US President Barack Obama saluted Sunday the “milestone” end of NATO’s combat mission in Afghanistan, but warned the country remains “a dangerous place.” A low-key ceremony in Kabul marked the formal end of NATO’s war after 13 years of conflict that have left the country in the grip of worsening insurgent violence.
As of January 1, the US-led International Security Assistance Force (ISAF) combat mission, will be replaced by a NATO “training and support” mission.
Obama called the ceremony “a milestone for our country.”
“For more than 13 years, ever since nearly 3,000 innocent lives were taken from us on 9/11, our nation has been at war in Afghanistan,” he said in a statement.
“Now, thanks to the extraordinary sacrifices of our men and women in uniform, our combat mission in Afghanistan is ending, and the longest war in American history is coming to a responsible conclusion.”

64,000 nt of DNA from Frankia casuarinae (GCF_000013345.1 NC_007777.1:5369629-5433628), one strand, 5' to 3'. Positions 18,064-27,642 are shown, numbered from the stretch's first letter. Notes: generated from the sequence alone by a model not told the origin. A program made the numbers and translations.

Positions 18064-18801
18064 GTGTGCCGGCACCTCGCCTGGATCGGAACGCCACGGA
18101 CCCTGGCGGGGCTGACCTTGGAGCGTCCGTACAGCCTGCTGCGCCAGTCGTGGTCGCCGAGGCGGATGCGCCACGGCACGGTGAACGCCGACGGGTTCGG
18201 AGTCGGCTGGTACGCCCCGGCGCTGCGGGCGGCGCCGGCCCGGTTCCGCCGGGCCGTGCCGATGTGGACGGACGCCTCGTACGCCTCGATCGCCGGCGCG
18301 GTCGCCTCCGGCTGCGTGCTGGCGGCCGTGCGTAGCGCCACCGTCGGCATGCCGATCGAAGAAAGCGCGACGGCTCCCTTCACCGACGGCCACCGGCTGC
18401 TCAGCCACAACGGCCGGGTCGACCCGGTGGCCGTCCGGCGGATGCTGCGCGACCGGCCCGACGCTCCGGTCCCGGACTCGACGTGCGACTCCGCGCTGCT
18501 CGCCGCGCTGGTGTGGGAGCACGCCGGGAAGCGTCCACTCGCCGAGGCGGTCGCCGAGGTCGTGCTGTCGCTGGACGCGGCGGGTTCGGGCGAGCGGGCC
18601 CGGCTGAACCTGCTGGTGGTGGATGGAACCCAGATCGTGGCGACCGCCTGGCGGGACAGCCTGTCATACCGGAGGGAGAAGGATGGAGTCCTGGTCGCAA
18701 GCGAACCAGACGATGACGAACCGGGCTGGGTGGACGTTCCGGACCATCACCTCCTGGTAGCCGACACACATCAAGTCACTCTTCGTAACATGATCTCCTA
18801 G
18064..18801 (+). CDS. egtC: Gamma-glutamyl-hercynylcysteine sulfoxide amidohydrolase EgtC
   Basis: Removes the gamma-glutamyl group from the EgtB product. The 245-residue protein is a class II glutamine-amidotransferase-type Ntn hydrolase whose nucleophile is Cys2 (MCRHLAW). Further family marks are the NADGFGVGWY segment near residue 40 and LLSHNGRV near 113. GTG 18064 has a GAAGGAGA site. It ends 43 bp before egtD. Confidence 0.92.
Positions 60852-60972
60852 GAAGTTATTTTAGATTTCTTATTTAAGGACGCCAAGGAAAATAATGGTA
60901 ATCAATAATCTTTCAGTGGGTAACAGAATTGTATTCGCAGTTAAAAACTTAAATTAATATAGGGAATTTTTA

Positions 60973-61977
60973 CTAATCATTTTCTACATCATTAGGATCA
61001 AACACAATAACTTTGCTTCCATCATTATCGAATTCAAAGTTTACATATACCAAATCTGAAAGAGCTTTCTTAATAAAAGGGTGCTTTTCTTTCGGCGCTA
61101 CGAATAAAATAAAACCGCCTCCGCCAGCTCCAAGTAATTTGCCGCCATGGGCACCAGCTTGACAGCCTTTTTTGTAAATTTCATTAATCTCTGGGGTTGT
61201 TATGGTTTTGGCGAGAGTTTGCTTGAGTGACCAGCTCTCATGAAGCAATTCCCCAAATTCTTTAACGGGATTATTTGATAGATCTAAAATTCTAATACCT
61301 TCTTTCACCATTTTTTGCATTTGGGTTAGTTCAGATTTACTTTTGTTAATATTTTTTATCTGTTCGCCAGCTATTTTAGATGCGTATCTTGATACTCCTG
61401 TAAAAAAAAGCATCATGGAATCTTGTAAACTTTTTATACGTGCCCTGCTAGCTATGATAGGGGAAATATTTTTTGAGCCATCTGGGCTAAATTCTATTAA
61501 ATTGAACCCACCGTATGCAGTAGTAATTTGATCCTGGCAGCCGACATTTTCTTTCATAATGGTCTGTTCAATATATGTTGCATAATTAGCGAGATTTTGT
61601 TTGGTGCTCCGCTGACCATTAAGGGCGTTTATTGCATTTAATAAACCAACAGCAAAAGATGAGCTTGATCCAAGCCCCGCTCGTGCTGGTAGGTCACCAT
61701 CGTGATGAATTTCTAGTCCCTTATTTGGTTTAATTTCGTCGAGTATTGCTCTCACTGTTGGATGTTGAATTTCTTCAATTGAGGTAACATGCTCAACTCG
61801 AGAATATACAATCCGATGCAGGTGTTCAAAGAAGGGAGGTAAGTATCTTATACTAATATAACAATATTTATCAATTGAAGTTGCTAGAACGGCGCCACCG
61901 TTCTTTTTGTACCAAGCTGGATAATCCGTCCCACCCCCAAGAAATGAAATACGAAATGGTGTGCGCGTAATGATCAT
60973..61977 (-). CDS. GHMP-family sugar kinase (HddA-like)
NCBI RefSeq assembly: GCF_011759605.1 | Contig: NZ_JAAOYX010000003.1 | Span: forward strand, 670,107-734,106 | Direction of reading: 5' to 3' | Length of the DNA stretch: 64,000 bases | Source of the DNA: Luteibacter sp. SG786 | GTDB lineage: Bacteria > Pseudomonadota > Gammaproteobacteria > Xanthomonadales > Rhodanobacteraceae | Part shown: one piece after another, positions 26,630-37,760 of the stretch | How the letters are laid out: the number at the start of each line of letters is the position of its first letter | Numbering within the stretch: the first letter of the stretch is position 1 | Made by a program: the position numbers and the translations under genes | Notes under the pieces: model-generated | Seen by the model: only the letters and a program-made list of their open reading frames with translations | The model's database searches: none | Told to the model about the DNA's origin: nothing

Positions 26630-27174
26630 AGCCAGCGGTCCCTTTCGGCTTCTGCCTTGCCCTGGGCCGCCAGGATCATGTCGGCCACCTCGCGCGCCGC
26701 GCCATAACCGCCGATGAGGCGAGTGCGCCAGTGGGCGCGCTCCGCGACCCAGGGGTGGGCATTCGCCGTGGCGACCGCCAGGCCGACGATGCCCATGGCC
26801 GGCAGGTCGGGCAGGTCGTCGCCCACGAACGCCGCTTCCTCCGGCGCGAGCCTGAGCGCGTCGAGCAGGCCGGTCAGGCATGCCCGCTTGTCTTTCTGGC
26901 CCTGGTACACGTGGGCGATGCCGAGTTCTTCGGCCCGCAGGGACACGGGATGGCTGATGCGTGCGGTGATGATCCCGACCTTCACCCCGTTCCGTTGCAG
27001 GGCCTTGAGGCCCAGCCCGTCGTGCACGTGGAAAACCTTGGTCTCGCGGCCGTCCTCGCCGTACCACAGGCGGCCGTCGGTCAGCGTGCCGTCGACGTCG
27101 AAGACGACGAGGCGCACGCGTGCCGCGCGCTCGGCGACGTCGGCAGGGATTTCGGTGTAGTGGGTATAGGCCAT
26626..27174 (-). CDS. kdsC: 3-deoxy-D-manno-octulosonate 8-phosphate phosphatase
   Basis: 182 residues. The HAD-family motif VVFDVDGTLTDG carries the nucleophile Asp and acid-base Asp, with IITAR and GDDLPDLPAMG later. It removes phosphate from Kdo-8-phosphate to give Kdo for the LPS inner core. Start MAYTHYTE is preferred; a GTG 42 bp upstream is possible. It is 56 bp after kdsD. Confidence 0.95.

Obama thanked the troops and intelligence workers who served in Afghanistan, crediting them with “devastating the core Al-Qaeda leadership, delivering justice to Osama bin Laden, disrupting terrorist plots and saving countless American lives.”
“We are safer, and our nation is more secure, because of their service.”
And he honored those who were wounded or killed in the long war, including more than 2,200 US soldiers who lost their lives to make “this progress possible.”
But, Obama warned, “Afghanistan remains a dangerous place, and the Afghan people and their security forces continue to make tremendous sacrifices in defense of their country.”
Under a bilateral agreement with Kabul, about 12,500 foreign troops will remain in Afghanistan. They will not be involved in direct fighting, but will assist the Afghan army and police in their battle against the Taliban, who ruled from 1996 until 2001.
That’s down from around 130,000 troops from 50 nations at the 2011 peak.
The remaining soldiers “will continue to face risks,” Obama said, emphasizing “the enduring commitment of the United States to the Afghan people.”